Sapa Sisters is a well-known and respected company that employs and empowers local women. Check out their website for these women’s stories and more information.
We chose to trek with Sapa O’Chau. This company has a great scheme to help local minority groups.
How Much Does It Cost
Some companies have a system whereby the price of the trek is based on how many people are trekking. If there are only 2, the price is $80. 4 people is $60. 6 is $40 and so on. If you pay in advance and then more people join your group, the company will give you a refund at the beginning of the trek. If you want a private tour, the price will be higher.
Other companies have a set price for all the treks no matter how many people are joining. Treks that are tailor-made are also more expensive. Chose the best option for you.
Sapa is extremely touristy and most of the main treks are well and truly beaten tracks. All of the locals and villagers are used to seeing tourists and have learned how to make money from them. During your trek, you will be approached by various villages peddling handmade goods (which are beautiful). They may also offer to ‘help’ you down some steep inclines and then ask you to buy something in return.
Most trekking companies recommend refusing the offers of help unless you do want to buy something. We had originally planned not to buy anything but the ‘help’ is kind of forced upon you as the ladies walking in front of you thrust out their hands and won’t really let you past down the narrow track without accepting them.
This being said, the stuff they sell is reasonably priced and would probably make a good souvenir for someone. These ladies are, at the end of the day, just trying to make a living. It’s up to you to choose how to respond to them.
Each company offers a variety of different routes with different difficulty levels through different villages. Research them and decide which is most interesting for you. If you want something a little more original, ask for a tailor-made tour that will really take you off the beaten track. This will cost quite a bit more though. In the trek descriptions you can find information about how many kms are covered and what the terrain is like. Anything up to a moderate difficulty level is fine for someone of general fitness.
We chose the Red Dao trek which lasted 2 days. The trek itself was not super challenging but the views were spectacular, the homestay family wonderful and the overall experience unforgettable!
How It Began
We met at Sapa O’Chau’s office where we had a quick breakfast and dropped off our luggage. Our guide introduced herself. She was a short Hmong woman dressed in traditional clothes (except for her gumboots) with long black hair down to the small of her back.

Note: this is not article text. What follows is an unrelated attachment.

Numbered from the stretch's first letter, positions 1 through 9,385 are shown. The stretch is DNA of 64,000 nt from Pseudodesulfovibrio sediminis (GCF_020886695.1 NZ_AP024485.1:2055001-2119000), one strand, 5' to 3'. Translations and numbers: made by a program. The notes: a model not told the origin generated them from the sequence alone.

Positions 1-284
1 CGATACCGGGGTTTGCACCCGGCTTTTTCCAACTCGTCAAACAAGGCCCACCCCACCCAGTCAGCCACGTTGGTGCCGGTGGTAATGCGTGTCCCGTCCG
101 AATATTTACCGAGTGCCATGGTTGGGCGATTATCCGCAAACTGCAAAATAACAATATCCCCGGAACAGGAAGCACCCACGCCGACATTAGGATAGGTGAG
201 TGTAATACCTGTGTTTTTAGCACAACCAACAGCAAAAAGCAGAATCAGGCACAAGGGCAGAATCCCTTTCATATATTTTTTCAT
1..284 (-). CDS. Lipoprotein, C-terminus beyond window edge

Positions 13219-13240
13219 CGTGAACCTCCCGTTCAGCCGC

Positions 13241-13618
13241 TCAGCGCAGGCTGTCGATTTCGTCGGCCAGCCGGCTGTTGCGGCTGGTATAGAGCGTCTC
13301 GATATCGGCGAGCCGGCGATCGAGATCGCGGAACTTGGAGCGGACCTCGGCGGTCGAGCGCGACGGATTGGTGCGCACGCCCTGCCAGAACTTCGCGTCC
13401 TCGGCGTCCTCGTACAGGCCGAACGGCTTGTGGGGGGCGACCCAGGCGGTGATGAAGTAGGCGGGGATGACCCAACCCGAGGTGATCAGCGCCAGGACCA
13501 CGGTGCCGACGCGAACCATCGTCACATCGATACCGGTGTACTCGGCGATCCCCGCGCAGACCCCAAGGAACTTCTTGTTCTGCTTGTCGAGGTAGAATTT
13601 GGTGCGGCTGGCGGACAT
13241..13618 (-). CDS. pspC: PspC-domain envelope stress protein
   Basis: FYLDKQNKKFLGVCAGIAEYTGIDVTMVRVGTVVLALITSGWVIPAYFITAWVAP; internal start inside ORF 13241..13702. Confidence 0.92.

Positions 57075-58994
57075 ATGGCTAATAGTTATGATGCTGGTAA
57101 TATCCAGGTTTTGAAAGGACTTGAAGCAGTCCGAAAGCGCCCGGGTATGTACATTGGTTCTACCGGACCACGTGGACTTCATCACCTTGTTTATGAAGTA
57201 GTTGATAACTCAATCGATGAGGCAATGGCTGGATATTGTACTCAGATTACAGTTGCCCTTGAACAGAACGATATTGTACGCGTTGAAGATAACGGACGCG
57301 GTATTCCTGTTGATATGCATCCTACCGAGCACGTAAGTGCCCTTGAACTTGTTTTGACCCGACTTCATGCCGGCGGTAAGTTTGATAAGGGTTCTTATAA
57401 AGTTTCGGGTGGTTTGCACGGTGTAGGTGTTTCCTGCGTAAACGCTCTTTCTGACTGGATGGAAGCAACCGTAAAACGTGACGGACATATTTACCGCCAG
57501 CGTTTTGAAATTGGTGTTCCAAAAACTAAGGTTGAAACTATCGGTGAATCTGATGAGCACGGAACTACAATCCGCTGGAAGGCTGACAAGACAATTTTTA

Our group hit the road at about 8.30. No sooner had we left the office when a group of local ladies joined us, clearly with the intention of selling us some souvenirs but disguising it with some small talk about where we were from, who was in our family etc.
We walked through Sapa itself and then turned off down an unassuming muddy track. Very soon we were surrounded by trees and rice fields, the sounds of the city long forgotten.
When the track became quite steep, our new friends ‘helped’ us walk for about 2 kilometres before turning off to go home. But not before they had sold each of us a small purse for $3.
Most of the walking on the first day was along bitumened roads. The beginning did see us slipping down muddy slopes as we traversed through some local villages but the rest was fairly smooth sailing.
Despite the nearby town of Sapa being super touristy, the villages do not have a lot of modern infrastructure. Most of the houses are wooden and stand on dirt patches, there are farm animals everywhere and electricity and hot running water are a luxury. People live and work on the land and eat what they produce.
There are rice paddies everywhere, like giant green steps leading up each mountain. Black and white water-buffalo snort and soak in the fields and chickens and piglets scamper around everywhere. There was a bit of up and down on the first day, and consequently a lot of huffing and puffing, but everyone was so awe-struck by the views that we didn’t really notice.
Lunch was served in a small tourist restaurant along the way with views out over the rice fields. We had fried noodle with vegetables and meat and soft drinks and beer were also available for an additional fee. The food was yummy and filling. The 14km didn’t feel like much at all.
The only downside was the almost constant drizzle and occasional downpour of rain that had us saturated by the end of the day. But hey, at least we weren’t hot!
We arrived at our homestay at about 16.00 drenched, tired and happy. We were met with huge grins and handshakes from our host family. The fire had already been lit and we were led inside to chairs arranged neatly around it. Upon the fire lay a large metal pan full of sticks, leaves and branches – our herbal baths were being prepared!
Our host made us French fries with tomato sauce, brought everyone a beer and went off to prepare dinner. We warmed up around the fire and chatted with the other members of our group – 2 Canadians, a Scottish woman and an Englishman. The atmosphere was jovial and lots of laughs were had.
The part of the house where we stayed was quite large with 4 bedrooms, a large dining area, two bathrooms and a kitchen. The floors were concrete and walls and roof wooden. We could hear chickens and pigs outside and the youngest daughter prepared slop for them beside the fire. The kitchen had open drains for all water to run away in and there was also a sink and a small fridge but our beers were the only things in there.